It’s already been a long and strange campaign for Democrat Dan McCready. And it may not be over.
He started running in North Carolina’s 9th Congressional District in the spring of 2017. Nearly 18 months and $6 million later, he appeared to come up 905 votes short of beating Republican Mark Harris. But allegations of ballot fraud have left the election in court and under investigation, and the candidates in limbo.
With a new election possible, McCready, 35, has been rebuilding his campaign.
“We want to make sure that if a new election is called, we’re in a position day one to start communicating with voters, to do everything we need to do to be able to carry on this fight,” he told The Charlotte Observer this week.
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A new election could be the year’s only congressional contest, guaranteeing national attention and money. Two announced Democratic presidential candidates — Elizabeth Warren and Kirsten Gillibrand — already made fundraising appeals for McCready.
“Inevitably it will be seen as a referendum on the contest between (President Donald) Trump and congressional Democrats,” said political scientist Larry Sabato of the University of Virginia.
Presidential candidates, he added, “will have to make a pilgrimage” to the district.
Though the State Board of Elections has twice refused to certify his election, Harris has sought to show that he’s the rightful winner and should have been seated with the new Congress on Jan. 5.
“We believe that . . . I should be certified,” Harris, 52, told reporters this month. “We don’t believe that the number of ballots in question would change the outcome of this election.”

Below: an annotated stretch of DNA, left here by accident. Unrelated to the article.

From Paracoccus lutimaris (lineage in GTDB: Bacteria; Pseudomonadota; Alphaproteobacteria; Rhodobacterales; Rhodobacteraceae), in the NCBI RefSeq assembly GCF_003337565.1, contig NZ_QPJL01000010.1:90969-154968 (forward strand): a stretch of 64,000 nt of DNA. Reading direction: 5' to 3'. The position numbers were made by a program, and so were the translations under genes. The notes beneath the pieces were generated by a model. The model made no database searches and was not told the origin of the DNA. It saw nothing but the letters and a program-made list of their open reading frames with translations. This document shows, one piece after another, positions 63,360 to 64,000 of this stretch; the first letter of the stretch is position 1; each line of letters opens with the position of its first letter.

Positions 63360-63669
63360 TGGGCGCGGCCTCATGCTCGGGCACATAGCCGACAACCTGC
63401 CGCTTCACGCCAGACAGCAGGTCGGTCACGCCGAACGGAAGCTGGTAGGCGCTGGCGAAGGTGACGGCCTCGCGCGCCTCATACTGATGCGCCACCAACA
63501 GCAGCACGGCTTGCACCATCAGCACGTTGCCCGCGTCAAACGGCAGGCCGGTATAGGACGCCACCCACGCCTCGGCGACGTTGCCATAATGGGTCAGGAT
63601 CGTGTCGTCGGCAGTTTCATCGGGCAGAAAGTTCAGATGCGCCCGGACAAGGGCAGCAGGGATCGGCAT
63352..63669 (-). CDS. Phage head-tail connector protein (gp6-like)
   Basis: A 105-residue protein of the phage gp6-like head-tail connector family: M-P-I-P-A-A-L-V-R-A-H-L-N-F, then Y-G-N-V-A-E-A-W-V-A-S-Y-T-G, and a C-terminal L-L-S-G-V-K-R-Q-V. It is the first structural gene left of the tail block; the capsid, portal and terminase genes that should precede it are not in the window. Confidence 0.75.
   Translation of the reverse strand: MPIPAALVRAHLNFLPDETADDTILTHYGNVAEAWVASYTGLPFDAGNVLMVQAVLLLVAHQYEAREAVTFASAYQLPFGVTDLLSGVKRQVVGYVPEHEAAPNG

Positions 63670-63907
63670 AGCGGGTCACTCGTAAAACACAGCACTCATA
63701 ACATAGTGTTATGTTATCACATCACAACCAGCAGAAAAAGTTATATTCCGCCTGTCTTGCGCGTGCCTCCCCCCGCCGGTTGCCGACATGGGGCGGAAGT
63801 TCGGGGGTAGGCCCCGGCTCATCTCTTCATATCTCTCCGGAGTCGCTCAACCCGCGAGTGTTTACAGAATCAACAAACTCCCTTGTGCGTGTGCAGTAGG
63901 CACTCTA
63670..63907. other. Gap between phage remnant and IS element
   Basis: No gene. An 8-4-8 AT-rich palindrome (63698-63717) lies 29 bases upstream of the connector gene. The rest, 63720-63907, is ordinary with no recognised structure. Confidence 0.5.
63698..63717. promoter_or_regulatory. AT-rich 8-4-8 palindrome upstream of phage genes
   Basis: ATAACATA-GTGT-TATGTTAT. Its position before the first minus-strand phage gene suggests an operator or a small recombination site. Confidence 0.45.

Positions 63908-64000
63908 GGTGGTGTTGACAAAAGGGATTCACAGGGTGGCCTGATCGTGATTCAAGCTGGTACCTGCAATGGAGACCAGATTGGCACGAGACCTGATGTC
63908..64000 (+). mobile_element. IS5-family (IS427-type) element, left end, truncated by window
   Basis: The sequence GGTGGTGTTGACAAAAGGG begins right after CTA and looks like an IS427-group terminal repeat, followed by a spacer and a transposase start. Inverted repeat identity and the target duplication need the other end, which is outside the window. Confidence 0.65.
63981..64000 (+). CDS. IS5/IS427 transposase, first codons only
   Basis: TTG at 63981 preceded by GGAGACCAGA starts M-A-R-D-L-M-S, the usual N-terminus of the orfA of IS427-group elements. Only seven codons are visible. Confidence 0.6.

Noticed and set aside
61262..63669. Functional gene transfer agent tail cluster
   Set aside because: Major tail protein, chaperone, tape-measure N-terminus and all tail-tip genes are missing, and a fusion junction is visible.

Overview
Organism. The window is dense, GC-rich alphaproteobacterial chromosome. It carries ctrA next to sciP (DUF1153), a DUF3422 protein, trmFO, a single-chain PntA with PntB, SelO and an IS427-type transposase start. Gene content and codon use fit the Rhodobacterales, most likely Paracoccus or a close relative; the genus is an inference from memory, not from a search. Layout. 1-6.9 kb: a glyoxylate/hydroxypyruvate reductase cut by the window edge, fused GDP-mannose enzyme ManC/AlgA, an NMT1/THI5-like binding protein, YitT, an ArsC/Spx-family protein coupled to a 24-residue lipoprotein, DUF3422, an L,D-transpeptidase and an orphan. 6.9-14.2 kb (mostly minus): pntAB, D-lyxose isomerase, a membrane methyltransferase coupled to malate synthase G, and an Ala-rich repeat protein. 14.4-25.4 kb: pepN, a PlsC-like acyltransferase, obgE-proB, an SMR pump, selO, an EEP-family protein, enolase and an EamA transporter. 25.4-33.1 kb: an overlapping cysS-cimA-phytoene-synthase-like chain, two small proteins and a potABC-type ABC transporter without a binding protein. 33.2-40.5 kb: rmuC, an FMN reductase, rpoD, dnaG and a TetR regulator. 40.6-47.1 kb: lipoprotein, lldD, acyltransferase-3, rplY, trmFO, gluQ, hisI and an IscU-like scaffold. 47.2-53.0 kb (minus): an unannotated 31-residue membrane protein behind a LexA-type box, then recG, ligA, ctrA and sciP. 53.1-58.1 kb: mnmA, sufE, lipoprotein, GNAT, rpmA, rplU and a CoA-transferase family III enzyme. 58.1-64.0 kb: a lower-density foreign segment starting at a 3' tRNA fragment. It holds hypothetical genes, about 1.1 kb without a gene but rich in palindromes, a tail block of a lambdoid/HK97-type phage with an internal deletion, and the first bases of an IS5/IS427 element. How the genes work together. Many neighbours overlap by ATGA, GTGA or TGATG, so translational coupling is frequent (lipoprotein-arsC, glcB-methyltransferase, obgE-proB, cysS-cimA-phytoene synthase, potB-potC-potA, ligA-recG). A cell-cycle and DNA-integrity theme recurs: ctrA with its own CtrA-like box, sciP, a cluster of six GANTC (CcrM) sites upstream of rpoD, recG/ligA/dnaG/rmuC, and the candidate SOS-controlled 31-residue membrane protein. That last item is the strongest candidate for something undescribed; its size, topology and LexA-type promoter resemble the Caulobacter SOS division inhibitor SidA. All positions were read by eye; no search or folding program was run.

While Harris has been making his case in court and in the media, McCready has been quietly laying the groundwork for a new campaign.
Soon after the state board first refused to certify the election in late November, McCready called his spokesman Aaron Simpson with the news. Simpson, heading north in a U-Haul on Interstate 85, turned around and returned to Charlotte. He was soon joined by about a dozen staffers from the Democratic Congressional Campaign Committee. Over the next few weeks, they began resurrecting the campaign, cranking up digital and fundraising operations and visiting voters in Bladen County.
McCready, meanwhile, took his family to Disney World and generally shied away from the media. Now, with a flurry of interviews, that’s changing.
“We’ve been trying to unplug a little bit,” he said, “but also lay some groundwork and make sure that if this election is called we’re ready to fight for the voices of the people whose votes were taken here in North Carolina.”
‘Country over party’
McCready, a graduate of Duke University, led a platoon of Marines in Iraq and later earned an MBA from Harvard. In Charlotte, he took a job with McKinsey & Co., a global consulting firm. After leaving there in 2012 and taking a year-long hiatus, he started a company with Rye Barcott, a former Marine he’d met at Harvard.
The company, Double Time Capital, invested in solar energy projects. In 2017 Fortune Magazine reported that the two had raised $80 million from investors, including former Bank of America CEO Hugh McColl Jr. and the late Duke Energy CEO Jim Rogers.
McCready wasn’t particularly political. In 2016, he was a registered independent. He contributed to Republican candidates and says he even voted for some, including Pat McCrory in the 2012 gubernatorial campaign. A former Democrat, he re-registered with the party in January 2017, just in time for his first run for office.